Perspectives and Persons: Ontological, Constitutive Possibilities

  • Jack Martin
  • Jeff H. Sugarman
  • Sarah Hickinbottom


In contemporary developmental psychology, perspective taking is understood as an important process or mechanism by which we come to know that others are people with minds of their own–intentional agents whose goals, strategies, commitments, and orientations bear both similarities to and differences from our own. In this chapter, we will argue that perspective taking is more than a powerful epistemic mechanism of this sort. It is also and more foundationally, ontologically constitutive of us as social, psychological persons and rational, moral agents. On this account, human persons are understood as interactive kinds (Hacking, 1999) who care about and react to the ways in which they are described and classified, and such uniquely human care and reactivity are consequences of our perspectivity. It is because we are able to occupy and take perspectives that we are persons at all. It is by means of perspective taking that we are constituted as selves and agents and that we simultaneously also come to differentiate and understand others.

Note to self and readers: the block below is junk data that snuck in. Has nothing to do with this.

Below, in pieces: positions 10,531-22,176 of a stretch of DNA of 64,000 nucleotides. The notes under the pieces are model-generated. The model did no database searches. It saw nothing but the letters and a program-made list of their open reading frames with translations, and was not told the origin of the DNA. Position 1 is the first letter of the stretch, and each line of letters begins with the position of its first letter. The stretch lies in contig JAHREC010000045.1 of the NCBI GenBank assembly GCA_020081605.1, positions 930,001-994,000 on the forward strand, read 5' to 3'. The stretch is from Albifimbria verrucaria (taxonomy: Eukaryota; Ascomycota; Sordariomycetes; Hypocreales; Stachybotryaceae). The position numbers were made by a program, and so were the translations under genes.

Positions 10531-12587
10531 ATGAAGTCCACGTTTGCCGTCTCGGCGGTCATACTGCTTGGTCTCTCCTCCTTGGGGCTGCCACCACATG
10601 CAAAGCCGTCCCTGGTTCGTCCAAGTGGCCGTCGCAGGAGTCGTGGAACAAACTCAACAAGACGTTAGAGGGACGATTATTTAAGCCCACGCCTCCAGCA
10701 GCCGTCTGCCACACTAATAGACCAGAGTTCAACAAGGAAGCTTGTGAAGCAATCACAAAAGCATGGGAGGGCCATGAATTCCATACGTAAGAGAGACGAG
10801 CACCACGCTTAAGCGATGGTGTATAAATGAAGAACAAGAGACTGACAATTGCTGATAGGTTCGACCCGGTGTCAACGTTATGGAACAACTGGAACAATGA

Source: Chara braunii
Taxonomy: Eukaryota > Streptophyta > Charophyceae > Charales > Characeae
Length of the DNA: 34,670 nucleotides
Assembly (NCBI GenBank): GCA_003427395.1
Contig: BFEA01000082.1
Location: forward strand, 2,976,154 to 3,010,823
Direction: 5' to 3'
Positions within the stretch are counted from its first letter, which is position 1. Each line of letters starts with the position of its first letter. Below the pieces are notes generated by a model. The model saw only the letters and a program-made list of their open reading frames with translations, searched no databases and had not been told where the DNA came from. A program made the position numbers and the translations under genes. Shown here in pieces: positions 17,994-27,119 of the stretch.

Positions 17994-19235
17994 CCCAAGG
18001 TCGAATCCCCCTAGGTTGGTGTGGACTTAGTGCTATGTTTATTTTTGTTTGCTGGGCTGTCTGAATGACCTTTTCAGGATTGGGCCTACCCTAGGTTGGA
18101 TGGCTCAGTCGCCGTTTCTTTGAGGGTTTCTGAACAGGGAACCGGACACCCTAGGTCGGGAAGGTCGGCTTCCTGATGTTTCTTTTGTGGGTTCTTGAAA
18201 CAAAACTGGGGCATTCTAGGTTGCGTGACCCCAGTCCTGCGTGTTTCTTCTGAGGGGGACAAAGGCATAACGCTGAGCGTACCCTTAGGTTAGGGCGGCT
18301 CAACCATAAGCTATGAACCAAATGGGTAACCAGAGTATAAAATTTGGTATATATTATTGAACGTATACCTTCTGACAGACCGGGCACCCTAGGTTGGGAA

Social Position Human Person Perspective Taking Relational Ontology Psychological Person 
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Copyright information

© Springer-Verlag New York 2010

Authors and Affiliations

  • Jack Martin
    • 1
  • Jeff H. Sugarman
    • 2
  • Sarah Hickinbottom
    • 3
  1. 1.Department of PsychologySimon Fraser UniversityBumabyCanada
  2. 2.Fac. EducationSimon Fraser UniversityBumabyCanada
  3. 3.Department of Learning CommunitiesKwantlen Polytechnic UniversitySurreyCanada

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